Aim: To investigate whether chronic H pylori infection has the potential to induce pancreatitis in the Mongolian gerbil model, and whether it is dependent on an intact type IV secretion system.
Methods: Mongolian gerbils were infected with wild type (WT) H pylori type I strain B128 or its isogenic mutant B128 deltacagY (defective type IV secretion). After seven months of infection, H pylori was reisolated from antrum and corpus and H pylori DNA was analyzed by semi-nested polymerase chain reaction (PCR). Inflammation and histological changes were documented in the gastric antrum, corpus, and pancreas by immunohistochemistry. Cytokine mRNA, gastric pH, plasma gastrin, amylase, lipase, and glucose levels were determined.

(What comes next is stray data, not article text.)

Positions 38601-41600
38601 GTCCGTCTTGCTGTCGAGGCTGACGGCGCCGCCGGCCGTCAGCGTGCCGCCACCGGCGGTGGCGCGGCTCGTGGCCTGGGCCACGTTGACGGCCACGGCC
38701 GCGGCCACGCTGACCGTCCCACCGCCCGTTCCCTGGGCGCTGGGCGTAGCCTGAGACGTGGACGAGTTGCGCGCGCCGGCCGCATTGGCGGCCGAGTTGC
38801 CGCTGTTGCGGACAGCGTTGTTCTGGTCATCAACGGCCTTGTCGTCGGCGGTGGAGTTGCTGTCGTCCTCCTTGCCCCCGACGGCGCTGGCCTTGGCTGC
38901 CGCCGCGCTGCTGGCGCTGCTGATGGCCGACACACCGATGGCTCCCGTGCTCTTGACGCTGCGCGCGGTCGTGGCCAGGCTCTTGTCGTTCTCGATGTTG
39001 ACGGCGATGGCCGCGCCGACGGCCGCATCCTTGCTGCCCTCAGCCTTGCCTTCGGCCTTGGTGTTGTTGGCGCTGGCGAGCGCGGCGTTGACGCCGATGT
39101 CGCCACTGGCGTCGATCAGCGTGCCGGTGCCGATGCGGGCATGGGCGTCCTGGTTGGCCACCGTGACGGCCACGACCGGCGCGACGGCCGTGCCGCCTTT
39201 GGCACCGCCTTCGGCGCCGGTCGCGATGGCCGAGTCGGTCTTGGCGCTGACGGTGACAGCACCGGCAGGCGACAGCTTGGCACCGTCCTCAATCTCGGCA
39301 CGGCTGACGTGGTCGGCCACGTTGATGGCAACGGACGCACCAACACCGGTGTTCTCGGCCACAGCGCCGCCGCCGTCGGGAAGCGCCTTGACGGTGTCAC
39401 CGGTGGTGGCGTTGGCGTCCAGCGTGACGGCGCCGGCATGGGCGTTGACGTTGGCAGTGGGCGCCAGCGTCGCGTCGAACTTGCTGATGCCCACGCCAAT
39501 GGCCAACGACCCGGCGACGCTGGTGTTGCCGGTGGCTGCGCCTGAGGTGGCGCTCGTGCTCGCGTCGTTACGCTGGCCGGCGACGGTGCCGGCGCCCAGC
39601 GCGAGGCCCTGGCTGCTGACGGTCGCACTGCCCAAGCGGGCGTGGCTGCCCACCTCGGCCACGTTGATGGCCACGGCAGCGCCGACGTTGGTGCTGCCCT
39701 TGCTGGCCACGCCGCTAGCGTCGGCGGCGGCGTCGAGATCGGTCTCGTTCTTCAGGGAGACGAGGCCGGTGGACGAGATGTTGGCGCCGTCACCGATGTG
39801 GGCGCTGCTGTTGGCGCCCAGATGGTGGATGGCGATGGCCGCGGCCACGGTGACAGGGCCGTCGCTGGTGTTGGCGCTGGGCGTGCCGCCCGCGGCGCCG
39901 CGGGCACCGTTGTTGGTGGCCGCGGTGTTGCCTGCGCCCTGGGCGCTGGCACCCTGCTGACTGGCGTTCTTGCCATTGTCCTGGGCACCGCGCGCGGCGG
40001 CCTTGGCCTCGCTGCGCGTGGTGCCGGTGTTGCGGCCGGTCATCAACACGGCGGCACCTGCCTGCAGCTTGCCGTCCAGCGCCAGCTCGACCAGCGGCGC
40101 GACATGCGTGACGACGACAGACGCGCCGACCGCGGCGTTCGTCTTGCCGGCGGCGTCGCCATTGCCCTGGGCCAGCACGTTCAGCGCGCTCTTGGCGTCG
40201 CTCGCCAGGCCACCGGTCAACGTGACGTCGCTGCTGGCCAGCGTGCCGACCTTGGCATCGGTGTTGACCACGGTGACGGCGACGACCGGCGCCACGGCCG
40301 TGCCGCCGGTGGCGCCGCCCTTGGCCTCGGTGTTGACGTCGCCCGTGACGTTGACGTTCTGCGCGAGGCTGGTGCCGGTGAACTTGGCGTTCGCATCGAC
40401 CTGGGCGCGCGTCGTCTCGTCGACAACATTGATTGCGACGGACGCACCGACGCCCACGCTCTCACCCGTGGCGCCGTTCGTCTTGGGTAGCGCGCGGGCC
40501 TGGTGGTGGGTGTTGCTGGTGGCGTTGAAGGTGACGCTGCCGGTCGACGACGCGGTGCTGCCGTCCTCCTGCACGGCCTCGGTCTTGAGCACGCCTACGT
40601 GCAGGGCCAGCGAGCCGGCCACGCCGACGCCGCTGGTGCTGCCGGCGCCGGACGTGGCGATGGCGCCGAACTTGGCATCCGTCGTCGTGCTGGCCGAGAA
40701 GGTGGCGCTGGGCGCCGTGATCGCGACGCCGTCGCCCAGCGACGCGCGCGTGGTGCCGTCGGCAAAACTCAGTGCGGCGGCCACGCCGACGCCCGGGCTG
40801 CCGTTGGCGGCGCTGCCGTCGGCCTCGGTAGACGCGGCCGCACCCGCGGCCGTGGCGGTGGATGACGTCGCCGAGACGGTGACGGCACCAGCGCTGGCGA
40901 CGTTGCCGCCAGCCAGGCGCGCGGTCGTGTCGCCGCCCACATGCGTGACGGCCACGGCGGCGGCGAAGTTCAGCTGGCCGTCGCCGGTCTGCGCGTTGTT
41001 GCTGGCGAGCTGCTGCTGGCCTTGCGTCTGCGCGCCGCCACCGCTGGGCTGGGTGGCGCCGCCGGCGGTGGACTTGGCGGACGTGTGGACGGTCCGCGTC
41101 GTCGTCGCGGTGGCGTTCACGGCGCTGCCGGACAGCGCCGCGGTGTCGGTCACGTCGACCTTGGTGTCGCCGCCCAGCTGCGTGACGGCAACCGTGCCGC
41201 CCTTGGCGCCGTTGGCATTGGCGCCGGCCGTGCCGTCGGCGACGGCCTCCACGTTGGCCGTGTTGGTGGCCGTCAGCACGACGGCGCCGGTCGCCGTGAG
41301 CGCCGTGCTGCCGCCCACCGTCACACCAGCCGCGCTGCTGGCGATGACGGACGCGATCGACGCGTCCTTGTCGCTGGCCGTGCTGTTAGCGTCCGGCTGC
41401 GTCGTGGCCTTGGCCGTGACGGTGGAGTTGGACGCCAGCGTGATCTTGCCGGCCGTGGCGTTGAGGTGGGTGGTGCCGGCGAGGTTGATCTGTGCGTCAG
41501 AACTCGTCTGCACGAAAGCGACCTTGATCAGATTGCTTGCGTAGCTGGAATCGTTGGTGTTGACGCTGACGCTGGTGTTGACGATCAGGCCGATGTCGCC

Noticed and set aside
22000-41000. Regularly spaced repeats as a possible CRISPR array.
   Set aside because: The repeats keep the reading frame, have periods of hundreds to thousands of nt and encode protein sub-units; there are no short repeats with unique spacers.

Results: The H pylori infection rate was 95%. Eight infected animals, but none of the uninfected group, developed transmural inflammation and chronic pancreatitis. Extensive interstitial fibrosis and inflammation of the pancreatic lobe adjacent to the antrum was confirmed by trichrome stain, and immuno-histochemically. Pro-inflammatory cytokine mRNA was significantly increased in the antral mucosa of all infected gerbils. In the corpus, only cytokine levels of WT-infected animals and those developing transmural inflammation and pancreatitis were significantly increased. Levels of lipase, but not glucose or amylase levels, were significantly reduced in the pancreatitis group. H pylori DNA was detected in infected antral and corpus tissue, but not in the pancreas.
Conclusion: H pylori infection is able to induce chronic pancreatitis in Mongolian gerbils independently of the type IV secretion system, probably by an indirect mechanism associated with a penetrating ulcer.